Aspen Times Weekly: Lafferty’s latest |

Aspen Times Weekly: Lafferty’s latest

by Andrew Travers
Lafferty brought some of her equestrian expertise to her new novel, "The Shepherdess of Siena," which is about the first woman to race in the Palio di Siena.
Aspen Times file |

Novelist Linda Lafferty has carved out a literary niche by finding women who have previously been relegated to historical footnotes and fashioning them into fully realized characters.

A young assistant to a bloodletter in Hapsburg-era Prague (“The Bloodletter’s Daughter”). The “Blood Countess” of 17th century Slovakia (“House of Bathory”). An Ottoman seductress (“The Drowning Guard”). These women propel the stories in Lafferty’s richly imagined historical landscapes.

So it’s no surprise that when, on a trip to Tuscany five years ago, Lafferty began hearing stories about a humble young shepherdess who became the first woman to ride a horse in the Palio di Siena race, a new novel was born.

Titled “The Shepherdess of Siena,” the recently published novel is a portrait of Virginia Tacci, who raced in the Palio in 1581 and remains just one of two women to do so.

During a three-week stay in Siena in 2010, the local author and retired Aspen schoolteacher was writing a different book but also looking for a new subject.

“I was so enamored of it that I wanted to find a story,” Lafferty says of Siena.

As she heard tales about Tacci at the Palio, her ears perked up.

“She is truly the heroine of Siena, I found, and I thought, ‘Wow, there is a novel,’” she recalled.

Lafferty started researching — reading every book she could find about the Palio and its history, and about the era’s powerful de Medici family, while digging through archives for information on Tacci.

As it turns out, there isn’t much.

“I could only find fragments,” she says.

She did find a letter from Siena’s governor to Granduca Franceso de’ Medici in 1581 — which Lafferty found in a Medici archive — about Tacci’s uncanny equestrian skills and ability to tame wild colts. She found poetry written for Tacci in the same period. But after 1581, there is no historical record of Tacci.

The trail going cold may have been a blessing for a fiction writer like Lafferty. Unbound by historical fact, she was able to invent a life for Tacci. Her research also brought Lafferty to meet Rosanna Bonelli, who in 1957 became the only other woman to ride in the Palio, and who gave her a sense of the male-dominated culture of the Palio.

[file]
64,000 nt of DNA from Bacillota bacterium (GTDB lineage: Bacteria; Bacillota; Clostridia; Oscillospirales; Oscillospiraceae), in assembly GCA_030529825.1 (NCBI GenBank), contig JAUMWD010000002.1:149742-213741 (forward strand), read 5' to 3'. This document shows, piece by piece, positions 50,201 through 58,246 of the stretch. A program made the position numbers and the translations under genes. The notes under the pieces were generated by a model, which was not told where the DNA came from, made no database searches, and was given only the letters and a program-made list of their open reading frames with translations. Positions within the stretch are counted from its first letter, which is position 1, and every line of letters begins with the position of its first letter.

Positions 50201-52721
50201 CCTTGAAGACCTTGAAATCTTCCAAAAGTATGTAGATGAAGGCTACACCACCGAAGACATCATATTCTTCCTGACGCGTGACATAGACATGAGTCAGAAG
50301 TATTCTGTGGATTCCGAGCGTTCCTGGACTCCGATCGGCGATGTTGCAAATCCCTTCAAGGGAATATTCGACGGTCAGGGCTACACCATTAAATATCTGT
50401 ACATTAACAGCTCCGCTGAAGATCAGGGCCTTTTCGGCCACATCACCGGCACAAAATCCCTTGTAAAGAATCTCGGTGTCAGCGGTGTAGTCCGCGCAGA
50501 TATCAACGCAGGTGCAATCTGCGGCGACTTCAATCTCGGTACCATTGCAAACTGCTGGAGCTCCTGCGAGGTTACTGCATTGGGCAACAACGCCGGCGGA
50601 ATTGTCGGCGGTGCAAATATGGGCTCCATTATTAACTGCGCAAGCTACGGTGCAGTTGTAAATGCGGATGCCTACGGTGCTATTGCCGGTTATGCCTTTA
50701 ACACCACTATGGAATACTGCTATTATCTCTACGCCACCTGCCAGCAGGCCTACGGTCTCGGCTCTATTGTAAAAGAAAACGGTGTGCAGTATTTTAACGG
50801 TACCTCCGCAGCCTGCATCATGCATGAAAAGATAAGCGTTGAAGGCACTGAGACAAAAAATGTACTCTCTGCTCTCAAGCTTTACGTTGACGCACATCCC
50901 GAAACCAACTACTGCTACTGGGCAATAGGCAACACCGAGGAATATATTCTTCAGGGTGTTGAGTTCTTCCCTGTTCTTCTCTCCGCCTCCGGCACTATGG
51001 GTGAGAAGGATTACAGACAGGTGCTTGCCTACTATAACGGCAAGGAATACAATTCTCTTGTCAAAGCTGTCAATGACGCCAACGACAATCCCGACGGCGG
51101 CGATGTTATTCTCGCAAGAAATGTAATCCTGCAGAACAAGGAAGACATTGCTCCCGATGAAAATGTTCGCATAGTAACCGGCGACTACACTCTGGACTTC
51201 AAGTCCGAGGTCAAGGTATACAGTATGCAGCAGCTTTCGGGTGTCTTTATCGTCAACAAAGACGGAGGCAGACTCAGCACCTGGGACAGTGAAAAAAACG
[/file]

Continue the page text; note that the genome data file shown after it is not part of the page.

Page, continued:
Though she speaks Italian conversationally, the arcane Renaissance language in the archives was a challenge. She enlisted an Aspen-based expert to help translate.

“It’s like translating Shakespeare,” she says. “It’s been really a stimulating experience, looking at all of these Medici documents.”

A horse lover and polo player herself, Lafferty was able to bring her own equestrian expertise to the project. But she also spent time watching the races and interviewing today’s top riders in Siena, to learn about the unique strategy, wheeling and dealing that happens between teams before the bi-annual race.

“I dived right in,” she said. “I know a lot about horses, but this is a whole different sub-culture.”

“The Shepherdess of Siena” is Lafferty’s fourth published novel since her 2012 debut, “The Bloodletter’s Daughter.” Last year she won the Colorado Book Award for Historical Fiction for “The Drowning Guard: A Novel of the Ottoman Empire.” She is nominated again this year, in the Thriller category, for “The House of Bathory.”

Four books into her late-blooming career as a novelist, the journey from inspiration to research to finishing a book has gotten smoother for Lafferty.

“I think I have made a lot of progress, in that I know what to look for when I’m doing my research,” she says. “Each path is different with the books. But I feel like I have a better idea of where I’m going.”

Lafferty is currently at work on a novel about a woman who fought in the Russian Guard Infantry and Cavalry during the Napoleonic Wars, for which she spent some of the winter researching in Russia. For that project, which she expects to finish by summer, she has a rich historical record to work from: she found a diary written by her subject.

“Sometimes you do find enough information,” she said. “But it’s always enough because, as a fiction writer, I get to make it up.”